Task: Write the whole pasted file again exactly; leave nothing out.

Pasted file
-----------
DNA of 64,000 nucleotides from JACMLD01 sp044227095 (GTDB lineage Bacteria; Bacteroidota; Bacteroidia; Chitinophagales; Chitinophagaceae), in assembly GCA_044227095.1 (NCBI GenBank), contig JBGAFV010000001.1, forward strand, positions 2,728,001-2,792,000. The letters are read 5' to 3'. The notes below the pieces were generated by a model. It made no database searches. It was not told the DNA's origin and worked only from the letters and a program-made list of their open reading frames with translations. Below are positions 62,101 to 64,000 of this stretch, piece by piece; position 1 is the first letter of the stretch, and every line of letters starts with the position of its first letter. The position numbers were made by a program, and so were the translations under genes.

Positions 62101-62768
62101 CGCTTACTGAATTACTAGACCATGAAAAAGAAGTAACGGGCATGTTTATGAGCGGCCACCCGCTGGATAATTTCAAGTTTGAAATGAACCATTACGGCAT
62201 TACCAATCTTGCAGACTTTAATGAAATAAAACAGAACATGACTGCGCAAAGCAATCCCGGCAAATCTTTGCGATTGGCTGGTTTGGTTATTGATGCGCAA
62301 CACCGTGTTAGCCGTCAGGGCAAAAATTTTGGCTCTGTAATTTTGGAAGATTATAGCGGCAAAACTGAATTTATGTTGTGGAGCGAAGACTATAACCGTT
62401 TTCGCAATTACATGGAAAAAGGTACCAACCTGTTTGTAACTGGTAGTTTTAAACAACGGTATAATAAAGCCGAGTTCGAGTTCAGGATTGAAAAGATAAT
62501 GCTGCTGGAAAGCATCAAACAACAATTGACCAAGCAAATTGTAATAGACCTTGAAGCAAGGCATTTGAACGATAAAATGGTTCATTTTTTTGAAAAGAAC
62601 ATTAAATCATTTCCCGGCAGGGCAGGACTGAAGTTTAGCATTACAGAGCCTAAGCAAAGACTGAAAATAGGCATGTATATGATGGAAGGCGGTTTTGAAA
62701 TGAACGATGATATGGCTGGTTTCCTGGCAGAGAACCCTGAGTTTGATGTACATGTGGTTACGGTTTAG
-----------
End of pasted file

DNA of 64,000 nucleotides from JACMLD01 sp044227095 (GTDB lineage Bacteria; Bacteroidota; Bacteroidia; Chitinophagales; Chitinophagaceae), in assembly GCA_044227095.1 (NCBI GenBank), contig JBGAFV010000001.1, forward strand, positions 2,728,001-2,792,000. The letters are read 5' to 3'. The notes below the pieces were generated by a model. It made no database searches. It was not told the DNA's origin and worked only from the letters and a program-made list of their open reading frames with translations. Below are positions 62,101 to 64,000 of this stretch, piece by piece; position 1 is the first letter of the stretch, and every line of letters starts with the position of its first letter. The position numbers were made by a program, and so were the translations under genes.

Positions 62101-62768
62101 CGCTTACTGAATTACTAGACCATGAAAAAGAAGTAACGGGCATGTTTATGAGCGGCCACCCGCTGGATAATTTCAAGTTTGAAATGAACCATTACGGCAT
62201 TACCAATCTTGCAGACTTTAATGAAATAAAACAGAACATGACTGCGCAAAGCAATCCCGGCAAATCTTTGCGATTGGCTGGTTTGGTTATTGATGCGCAA
62301 CACCGTGTTAGCCGTCAGGGCAAAAATTTTGGCTCTGTAATTTTGGAAGATTATAGCGGCAAAACTGAATTTATGTTGTGGAGCGAAGACTATAACCGTT
62401 TTCGCAATTACATGGAAAAAGGTACCAACCTGTTTGTAACTGGTAGTTTTAAACAACGGTATAATAAAGCCGAGTTCGAGTTCAGGATTGAAAAGATAAT
62501 GCTGCTGGAAAGCATCAAACAACAATTGACCAAGCAAATTGTAATAGACCTTGAAGCAAGGCATTTGAACGATAAAATGGTTCATTTTTTTGAAAAGAAC
62601 ATTAAATCATTTCCCGGCAGGGCAGGACTGAAGTTTAGCATTACAGAGCCTAAGCAAAGACTGAAAATAGGCATGTATATGATGGAAGGCGGTTTTGAAA
62701 TGAACGATGATATGGCTGGTTTCCTGGCAGAGAACCCTGAGTTTGATGTACATGTGGTTACGGTTTAG